Now that you have learned the basics of exposure compensation, you should learn all about composition. Here’s a hint, it is not just cheap notebooks you cover in scrapbook paper at girls camp.
Speaking of, if anyone knows where I can find cheap composition notebooks, I actually need some for girls camp this summer.
Seriously, you guys are the best.
Anywho, we are talking today about good composition with photography.
Now, good composition may not stop grandma from framing up bad pictures the grandkids, but it will certainly help you become a better and more creative photographer.
Let’s start with learning about the Rule of Thirds.
The Rule of Thirds is the basis for balance in your photographs. Though the rules of composition can be bent on occasion, the Rule of Thirds is a great place to start when learning how to take a well-composed photo.
The Rule of Thirds encourages you to take an image and divide it into nine equal parts. This is done by creating two equally-spaced horizontal lines and two equally-spaced vertical lines in your image or viewfinder. Your important compositional elements (or subject matter) should be placed along these lines or their intersections.
Here’s what our graph looks like:
And here it is applied to our subject. Notice that her shoulders are centered, but the eyes are aligned with our first intersection, and not centered in the middle of the photo.
In this next photo the shoulders are off center giving the image movement down the arm. Notice the eyes are still aligned in our first line, and again not centered in the middle of the photo.
Eyes centered directly in the middle = bad. Even if it’s just for Grandma, don’t do it friends.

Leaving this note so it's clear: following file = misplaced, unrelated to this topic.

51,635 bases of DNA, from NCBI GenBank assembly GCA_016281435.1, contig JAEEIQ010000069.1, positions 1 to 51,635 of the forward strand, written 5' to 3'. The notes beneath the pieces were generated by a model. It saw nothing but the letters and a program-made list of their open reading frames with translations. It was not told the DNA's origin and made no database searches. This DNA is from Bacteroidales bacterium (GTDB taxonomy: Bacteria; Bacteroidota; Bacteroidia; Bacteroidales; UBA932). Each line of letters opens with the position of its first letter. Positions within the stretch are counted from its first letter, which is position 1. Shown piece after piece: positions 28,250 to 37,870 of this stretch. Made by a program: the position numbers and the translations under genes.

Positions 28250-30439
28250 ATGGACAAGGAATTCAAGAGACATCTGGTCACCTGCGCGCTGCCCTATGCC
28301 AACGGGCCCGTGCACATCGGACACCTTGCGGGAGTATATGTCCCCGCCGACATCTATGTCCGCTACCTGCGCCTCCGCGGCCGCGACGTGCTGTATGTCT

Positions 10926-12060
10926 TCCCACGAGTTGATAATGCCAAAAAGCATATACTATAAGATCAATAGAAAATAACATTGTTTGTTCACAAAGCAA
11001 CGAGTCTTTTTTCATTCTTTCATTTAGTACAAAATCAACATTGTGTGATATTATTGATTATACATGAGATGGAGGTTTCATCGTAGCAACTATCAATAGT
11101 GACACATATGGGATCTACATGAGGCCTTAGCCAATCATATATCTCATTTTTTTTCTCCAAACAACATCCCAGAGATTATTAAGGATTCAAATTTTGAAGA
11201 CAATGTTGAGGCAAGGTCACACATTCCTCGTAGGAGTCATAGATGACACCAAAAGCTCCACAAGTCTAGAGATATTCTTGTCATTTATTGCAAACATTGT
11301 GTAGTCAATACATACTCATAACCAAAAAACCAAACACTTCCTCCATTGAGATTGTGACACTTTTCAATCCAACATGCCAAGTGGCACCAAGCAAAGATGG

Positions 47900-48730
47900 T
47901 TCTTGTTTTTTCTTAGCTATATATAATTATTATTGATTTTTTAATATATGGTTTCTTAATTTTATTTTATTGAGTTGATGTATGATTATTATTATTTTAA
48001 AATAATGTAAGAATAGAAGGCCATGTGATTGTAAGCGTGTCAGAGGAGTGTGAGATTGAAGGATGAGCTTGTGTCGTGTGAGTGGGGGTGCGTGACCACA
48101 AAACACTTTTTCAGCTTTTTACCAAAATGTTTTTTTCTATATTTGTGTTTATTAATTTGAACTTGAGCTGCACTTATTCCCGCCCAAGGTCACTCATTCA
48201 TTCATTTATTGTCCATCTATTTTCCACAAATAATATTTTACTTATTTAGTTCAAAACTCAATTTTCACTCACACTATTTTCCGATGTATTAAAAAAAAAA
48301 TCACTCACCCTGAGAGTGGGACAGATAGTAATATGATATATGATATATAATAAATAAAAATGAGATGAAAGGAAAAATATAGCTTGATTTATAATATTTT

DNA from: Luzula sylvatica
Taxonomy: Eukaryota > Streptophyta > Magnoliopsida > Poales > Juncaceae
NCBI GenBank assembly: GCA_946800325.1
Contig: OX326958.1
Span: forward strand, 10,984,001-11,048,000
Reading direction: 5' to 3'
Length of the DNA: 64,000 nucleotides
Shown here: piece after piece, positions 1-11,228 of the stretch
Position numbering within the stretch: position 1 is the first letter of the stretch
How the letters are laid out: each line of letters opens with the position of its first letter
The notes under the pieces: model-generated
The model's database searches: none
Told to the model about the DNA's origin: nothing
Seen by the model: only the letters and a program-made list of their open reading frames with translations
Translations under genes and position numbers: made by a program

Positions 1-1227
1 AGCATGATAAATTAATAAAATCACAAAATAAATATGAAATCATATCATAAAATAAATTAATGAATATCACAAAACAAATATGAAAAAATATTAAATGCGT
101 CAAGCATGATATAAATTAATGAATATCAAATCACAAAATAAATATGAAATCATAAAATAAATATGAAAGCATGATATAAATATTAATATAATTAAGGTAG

When taking landscape or scenic photos, try to center your horizon on one of the intersections as well. Never place the horizon in the middle of a photo.
Here is another example of a well balanced horizon line.
A basic guideline of the Rule of Thirds is that it’s not ideal to place a subject in the center of a photograph. But sometimes rules can be broken. In the photo below, the baby’s large (and adorable of course) headband allows the subject to be centered right in the middle of the photo, and still gives the picture an overall aesthetic feel. The busy background also gives the space above her head interest. See? It’s not always black and white.
Haha! That’s funny because this image is in color.
In this photo the subject is aligned so that the eyes meet the first intersecting line.
The photo is well composed, but a much more interesting and artistic version is below.
By including a large amount of negative space, the photo works with the child’s expression and gives the overal image a sense of loneliness and isolation. Your composition can play a large part on what the image tells the viewer.
And like the photo above, it can be a constant reminder to this little guys mother what a stinker he was being while having his picture taken. 🙂
Similarly, there’s many other situations where it might be better to ignore the rule of thirds than to use it. You might want to make your subject look more confronting, for example. Alternatively, you might want to knock things out of balance. It’s totally up to you.
I would suggest starting out with trying to create well balanced images. Practice, and then allow yourself to tweak the rules and have fun making more creative images.
When taking pictures, it is important to ask yourself: what is special about this subject, and what do I want to emphasize? What mood do I want to convey? If the rule of thirds helps you achieve any of these goals, then use it. If not, then don’t let it get in your way.
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